So lets start with the basics. Many of you might already know this but it is worth recapping the different hardware pieces that make up ip networks.
There are four major hardware components:
- End Node
Routers forward packets from one network to another. Traditional routers are used to terminate you WAN connections but as Metro Ethernet becomes more and more popular a traditional router can be replaced with a firewall or layer 3 switch (we'll discuss those in another blog)
We all know what this does. It secures your network from outside (and inside) vulnerabilities. Normally it is also given the task of doing the NAT for the network.Â Briefly NAT (Network Address Translation) takes the public IP address you get from the ISP and turns it in to a private IP address. You will run into the firewall A LOT when you try to set up remote access to your NVR.
This brings the network together. Switches are normally Layer 2 devices and forward packets to the endpoints by using its unique hardware (MAC) address. The switch is where you will plug in your IP cameras, NVR, IP storage array, video servers, etc and the switch will quickly connect all of them together and enable communication. There are different varieties of switches as well which I will only name here but will discuss in more detail later.
- Power Over Ethernet (POE) Switches: These switches have built in DC power supplies that will provide 802.3af standards based 48V DC power through the RJ45 port on the switch so that you can power a POE device connected to the CAT5 cable up to 280' away.
- Layer 3 Switch: As convergence makes its way to network services we have seen a rise in converged network devices as well. One of the most important of these is the layer 3 switch. This switch combines the abilities of the router right into the switches operating system. So now the switch is capable of forwarding packets based on OSI layer 2 (MAC) and layer 3 (logical, IP) addresses.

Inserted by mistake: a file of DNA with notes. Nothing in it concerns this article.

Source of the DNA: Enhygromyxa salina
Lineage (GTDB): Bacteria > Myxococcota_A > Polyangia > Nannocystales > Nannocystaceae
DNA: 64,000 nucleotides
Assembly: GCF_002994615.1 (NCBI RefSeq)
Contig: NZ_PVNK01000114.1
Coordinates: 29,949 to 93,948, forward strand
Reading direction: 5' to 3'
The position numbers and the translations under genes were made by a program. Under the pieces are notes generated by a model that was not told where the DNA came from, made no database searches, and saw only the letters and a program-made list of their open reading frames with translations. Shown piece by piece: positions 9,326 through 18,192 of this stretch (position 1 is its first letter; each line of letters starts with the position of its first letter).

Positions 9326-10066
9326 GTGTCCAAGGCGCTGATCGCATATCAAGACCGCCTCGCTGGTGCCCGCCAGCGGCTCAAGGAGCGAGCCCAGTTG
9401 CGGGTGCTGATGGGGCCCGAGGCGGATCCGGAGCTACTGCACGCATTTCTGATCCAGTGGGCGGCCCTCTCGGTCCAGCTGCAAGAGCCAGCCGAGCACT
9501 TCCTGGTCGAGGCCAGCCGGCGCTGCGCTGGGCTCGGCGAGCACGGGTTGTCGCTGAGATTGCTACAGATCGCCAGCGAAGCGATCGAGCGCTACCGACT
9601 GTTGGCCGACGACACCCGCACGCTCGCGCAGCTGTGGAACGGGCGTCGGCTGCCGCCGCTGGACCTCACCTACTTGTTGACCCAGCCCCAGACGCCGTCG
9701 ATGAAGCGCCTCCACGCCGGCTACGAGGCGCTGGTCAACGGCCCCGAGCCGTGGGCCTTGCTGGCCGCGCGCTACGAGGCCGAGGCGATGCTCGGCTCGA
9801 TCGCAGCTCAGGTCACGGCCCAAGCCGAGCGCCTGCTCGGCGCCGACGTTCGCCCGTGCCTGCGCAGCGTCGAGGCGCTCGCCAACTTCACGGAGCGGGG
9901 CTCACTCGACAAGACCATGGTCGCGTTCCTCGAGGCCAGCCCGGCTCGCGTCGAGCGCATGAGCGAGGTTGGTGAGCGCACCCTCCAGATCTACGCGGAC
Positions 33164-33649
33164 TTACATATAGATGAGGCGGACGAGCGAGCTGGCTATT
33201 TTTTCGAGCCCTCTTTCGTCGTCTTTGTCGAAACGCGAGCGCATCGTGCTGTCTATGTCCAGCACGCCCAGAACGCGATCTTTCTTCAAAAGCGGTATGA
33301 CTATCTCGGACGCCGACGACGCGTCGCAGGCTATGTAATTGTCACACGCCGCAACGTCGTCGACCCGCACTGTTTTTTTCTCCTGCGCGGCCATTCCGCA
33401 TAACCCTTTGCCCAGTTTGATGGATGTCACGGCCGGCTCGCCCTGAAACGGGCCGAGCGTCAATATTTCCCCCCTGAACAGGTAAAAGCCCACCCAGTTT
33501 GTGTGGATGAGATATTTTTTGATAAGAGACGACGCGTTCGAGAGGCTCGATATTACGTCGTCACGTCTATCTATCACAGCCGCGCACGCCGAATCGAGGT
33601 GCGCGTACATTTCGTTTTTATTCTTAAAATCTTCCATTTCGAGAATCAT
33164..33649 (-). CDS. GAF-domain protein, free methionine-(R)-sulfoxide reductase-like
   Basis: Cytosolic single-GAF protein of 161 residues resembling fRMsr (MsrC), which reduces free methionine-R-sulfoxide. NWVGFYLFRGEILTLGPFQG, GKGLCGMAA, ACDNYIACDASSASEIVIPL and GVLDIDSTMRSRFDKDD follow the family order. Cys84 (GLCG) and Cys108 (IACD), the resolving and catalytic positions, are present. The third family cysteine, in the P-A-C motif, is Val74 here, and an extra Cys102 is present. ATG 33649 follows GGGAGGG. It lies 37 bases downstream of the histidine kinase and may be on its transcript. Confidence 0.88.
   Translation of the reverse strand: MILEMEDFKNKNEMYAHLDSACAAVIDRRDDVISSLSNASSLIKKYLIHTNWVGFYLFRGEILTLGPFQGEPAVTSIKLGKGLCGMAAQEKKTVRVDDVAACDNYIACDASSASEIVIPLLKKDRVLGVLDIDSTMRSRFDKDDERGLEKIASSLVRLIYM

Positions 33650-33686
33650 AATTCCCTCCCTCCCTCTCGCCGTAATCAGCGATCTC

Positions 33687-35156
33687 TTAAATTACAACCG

- Gigabit Switch: Most of you should know this one...it provides greater speeds at up to 1000 Mbps (1Gbps) full duplex.
- 10 Gigabit Switch: Same concept as the gigabit switch above. It provides up to 10,000 Mbps (10Gbps) of dedicated wire rate data throughput on a single port.
Sometimes switches and hubs are used interchangeably but this is incorrect. Switches are far more efficient which results in greater speed and manageability. A switch will create a MAC address table so that when it sees a packet come in for a certain destination it knows exactly what port to forward it through while a hub is "dumb" and will just rebroadcast it on all ports. The nub creates a ton of extra broadcast traffic and will bog down your network instantly.
The end node or end device is anything connected to at the ends of the wired or wireless network. This can be a laptop, PC, server, IP video camera, video server, etc.
This again is just a very high level view of the components of the network. There are obviously more and some of these devices can be used for multiple roles, some can be eliminated from networks depending on the topology but I wanted to start with the basics first.